Jazz, barbecue, and now Kansas City has also its own distinctive style of financial reform, put forward in a recent paper by Hoenig and Morris, respectively President and Vice President of the Kansas City Fed. Whereas the 1933 Glass-Steagall Act drew a sharp line between investment banking and commercial banking, Hoenig and Morris propose to draw a similarly sharp line between complex/risky banking and comprehensible/core banking. Only the latter institutions would continue to benefit from the public safety net, and also be subject to public regulation and supervision.
The proposal comes at an opportune moment, as authorities are considering the specifics of the new post-crisis regulatory regime, which increasingly seem to be falling short of any fundamental reform (see here, and here, for example).
The proposal emerges from a distinctive account of the origin of the crisis, which the authors see through the lens of traditional commercial banking, not to say Jimmy Stewart banking, or safe and sound banking. Starting in 1971, the deposit taking side of that traditional business suffered erosion from money market mutual funds, while the lending side suffered continuing erosion from finance companies and other market-based sources of funding. The end result of decades of financial innovation was a parallel or shadow banking system that provided all the core banking services but without the regulatory burden of the traditional banking system, and also without explicit access to the public safety net.
Because it was outside the regulatory structure, the shadow banking system blurred the sharp edges of Glass-Steagall, with the result that core banking activities got intertwined with complex and risky activities, specifically securities dealing and market making, brokerage, and proprietary trading. “The financial system has become less stable over the past 30 years as banks and other financial companies have expanded into more complicated activities that are not supported by a public safety net or subject to prudential supervision.”
The road forward, in this view, is once again to separate essential core banking from inessential complex banking, just as we did in 1933. This time, however, the authors propose to include underwriting and advisory services, as well as asset and wealth management services, among the essential core functions. The sharp line of division is not between investment banking and commercial banking, but between inessential complex activities and essential core activities. The explicit rationale is to control the risk exposure of the public safety net; the implicit rationale is to support the franchise of traditional commercial banking.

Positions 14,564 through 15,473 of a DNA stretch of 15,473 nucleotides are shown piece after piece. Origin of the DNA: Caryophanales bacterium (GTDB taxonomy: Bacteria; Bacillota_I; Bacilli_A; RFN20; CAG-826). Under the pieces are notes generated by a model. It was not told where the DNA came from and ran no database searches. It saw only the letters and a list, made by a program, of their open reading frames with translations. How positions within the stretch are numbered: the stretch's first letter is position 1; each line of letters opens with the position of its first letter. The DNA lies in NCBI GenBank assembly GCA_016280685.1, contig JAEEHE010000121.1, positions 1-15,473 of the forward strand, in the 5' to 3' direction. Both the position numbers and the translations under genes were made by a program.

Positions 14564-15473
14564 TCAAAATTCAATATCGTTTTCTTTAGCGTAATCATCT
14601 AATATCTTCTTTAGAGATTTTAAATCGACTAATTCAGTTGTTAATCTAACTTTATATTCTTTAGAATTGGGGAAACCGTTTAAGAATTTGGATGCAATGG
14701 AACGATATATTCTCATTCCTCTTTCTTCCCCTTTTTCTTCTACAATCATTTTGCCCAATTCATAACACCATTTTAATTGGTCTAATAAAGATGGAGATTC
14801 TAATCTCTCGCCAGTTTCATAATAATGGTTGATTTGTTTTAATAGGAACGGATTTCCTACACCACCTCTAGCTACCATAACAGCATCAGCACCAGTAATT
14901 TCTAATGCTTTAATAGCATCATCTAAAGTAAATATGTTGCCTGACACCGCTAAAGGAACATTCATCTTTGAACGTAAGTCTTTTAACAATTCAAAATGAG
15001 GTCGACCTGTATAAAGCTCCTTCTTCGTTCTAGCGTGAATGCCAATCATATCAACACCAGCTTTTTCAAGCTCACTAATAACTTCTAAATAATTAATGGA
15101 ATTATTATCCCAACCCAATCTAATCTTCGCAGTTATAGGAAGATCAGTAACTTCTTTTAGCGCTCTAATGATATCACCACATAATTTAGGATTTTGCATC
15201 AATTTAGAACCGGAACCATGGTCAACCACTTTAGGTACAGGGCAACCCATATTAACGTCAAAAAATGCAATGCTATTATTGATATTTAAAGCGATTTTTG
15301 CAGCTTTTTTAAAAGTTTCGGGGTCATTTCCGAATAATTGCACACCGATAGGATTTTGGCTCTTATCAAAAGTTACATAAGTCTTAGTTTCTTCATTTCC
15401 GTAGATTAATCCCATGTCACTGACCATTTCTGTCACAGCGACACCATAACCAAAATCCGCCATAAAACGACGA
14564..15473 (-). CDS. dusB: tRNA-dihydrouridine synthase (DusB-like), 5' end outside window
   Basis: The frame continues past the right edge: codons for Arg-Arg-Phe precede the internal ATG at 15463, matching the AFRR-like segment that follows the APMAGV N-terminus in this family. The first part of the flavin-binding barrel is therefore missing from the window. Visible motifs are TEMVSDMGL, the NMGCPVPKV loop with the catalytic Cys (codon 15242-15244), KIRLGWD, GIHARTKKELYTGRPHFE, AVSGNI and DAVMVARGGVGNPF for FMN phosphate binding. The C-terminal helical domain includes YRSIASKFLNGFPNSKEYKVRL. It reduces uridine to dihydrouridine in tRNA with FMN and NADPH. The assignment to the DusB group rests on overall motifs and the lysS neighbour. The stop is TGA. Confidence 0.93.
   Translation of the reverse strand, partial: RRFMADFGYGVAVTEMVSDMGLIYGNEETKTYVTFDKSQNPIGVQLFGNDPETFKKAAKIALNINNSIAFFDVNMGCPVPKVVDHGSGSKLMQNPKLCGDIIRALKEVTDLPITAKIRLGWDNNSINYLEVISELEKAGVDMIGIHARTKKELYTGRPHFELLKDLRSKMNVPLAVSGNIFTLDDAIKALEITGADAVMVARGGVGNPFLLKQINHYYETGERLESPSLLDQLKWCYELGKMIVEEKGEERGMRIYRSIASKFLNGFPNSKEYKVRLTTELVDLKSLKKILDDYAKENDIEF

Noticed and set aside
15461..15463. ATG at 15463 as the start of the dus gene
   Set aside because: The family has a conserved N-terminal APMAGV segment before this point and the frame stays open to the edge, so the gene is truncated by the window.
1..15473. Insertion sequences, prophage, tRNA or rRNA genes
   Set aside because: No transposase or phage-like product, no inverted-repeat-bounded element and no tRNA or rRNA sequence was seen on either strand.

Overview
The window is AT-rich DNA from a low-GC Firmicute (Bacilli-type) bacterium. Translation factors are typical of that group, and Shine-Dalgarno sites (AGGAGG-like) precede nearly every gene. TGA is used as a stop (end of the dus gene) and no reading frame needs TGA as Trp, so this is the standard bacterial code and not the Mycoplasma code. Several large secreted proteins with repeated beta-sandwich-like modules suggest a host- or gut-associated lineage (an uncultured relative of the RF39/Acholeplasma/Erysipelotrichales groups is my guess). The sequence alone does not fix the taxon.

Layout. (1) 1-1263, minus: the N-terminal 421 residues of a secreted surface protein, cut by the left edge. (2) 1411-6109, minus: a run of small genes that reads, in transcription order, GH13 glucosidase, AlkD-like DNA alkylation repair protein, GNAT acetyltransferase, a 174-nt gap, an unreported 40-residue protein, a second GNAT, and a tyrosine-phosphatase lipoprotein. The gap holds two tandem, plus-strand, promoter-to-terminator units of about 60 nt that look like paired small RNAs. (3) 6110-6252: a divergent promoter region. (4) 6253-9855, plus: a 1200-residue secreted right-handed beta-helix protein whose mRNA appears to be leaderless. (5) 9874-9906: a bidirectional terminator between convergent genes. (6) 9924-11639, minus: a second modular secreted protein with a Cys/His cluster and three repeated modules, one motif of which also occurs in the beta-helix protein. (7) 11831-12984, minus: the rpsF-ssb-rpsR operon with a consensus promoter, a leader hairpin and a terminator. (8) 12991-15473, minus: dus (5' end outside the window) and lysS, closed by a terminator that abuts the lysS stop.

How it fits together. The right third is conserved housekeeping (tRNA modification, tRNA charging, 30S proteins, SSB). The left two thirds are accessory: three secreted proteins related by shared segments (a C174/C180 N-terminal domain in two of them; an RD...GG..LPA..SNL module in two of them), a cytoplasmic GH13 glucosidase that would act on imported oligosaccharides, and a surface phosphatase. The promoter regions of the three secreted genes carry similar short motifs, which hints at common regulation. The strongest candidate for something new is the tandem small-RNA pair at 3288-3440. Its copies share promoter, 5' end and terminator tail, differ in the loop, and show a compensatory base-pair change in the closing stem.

To their credit, the authors appreciate that a new Glass-Steagall will be subject to much the same erosion by regulatory arbitrage as was the old Glass-Steagall. Specifically, they worry that their proposal will offer incentive for rebuilding the shadow banking system, and to make sure that does not happen they propose two additional measures. Their strategy is essentially to cut off the funding of the shadow banking system.
In their proposal, money market mutual funds would no longer be allowed to offer accounts that fix net asset value at $1 (and so offer close substitutes for commercial bank deposit accounts), but rather would be required to have floating NAV like other mutual funds. This would presumably make such accounts unattractive to corporate treasurers, and restore the deposit funding of commercial banks.
Second, repo would no longer be exempt from the automatic stay in bankruptcy, which would make repo lending less attractive relative to commercial bank deposits, even though repo is secured.
In short and in sum, the Kansas City vision for the future of finance involves a substantially enlarged and revitalized traditional commercial banking sector. The whole point is to split the shadow banking system into essential and inessential activities, and to shift the essential ones into the commercial banking sector while letting the inessential ones, shorn of their connection to the public safety net, wither away.
I choose these words carefully, in order to bring into the foreground the underlying assumption of the whole proposal, namely the inessential character of the forbidden activities, specifically securities dealing and market making, brokerage, and proprietary trading. In the Kansas City version of the history, the rise of shadow banking is entirely about regulatory arbitrage; the shift in the last thirty years from a bank loan-centered credit system to a capital market-centered credit system is simply a mistake that we now have the opportunity to correct.
Maybe so, but maybe also there are other reasons for the shift to a market-centered credit system. The important point is that, to the extent the market-centered credit system is here to stay, the institutions that support the liquidity of that market system are also here to stay. Even more, to that extent we should view those institutions as essential to the operation of our credit system. The problem is not, as KC would have it, how to keep those institutions out of the safety net but rather how to bring them in explicitly, along with a reformed system of regulation and supervision that ensures their safety and soundness. That problem has been, and will remain, a central concern of the Money View blog.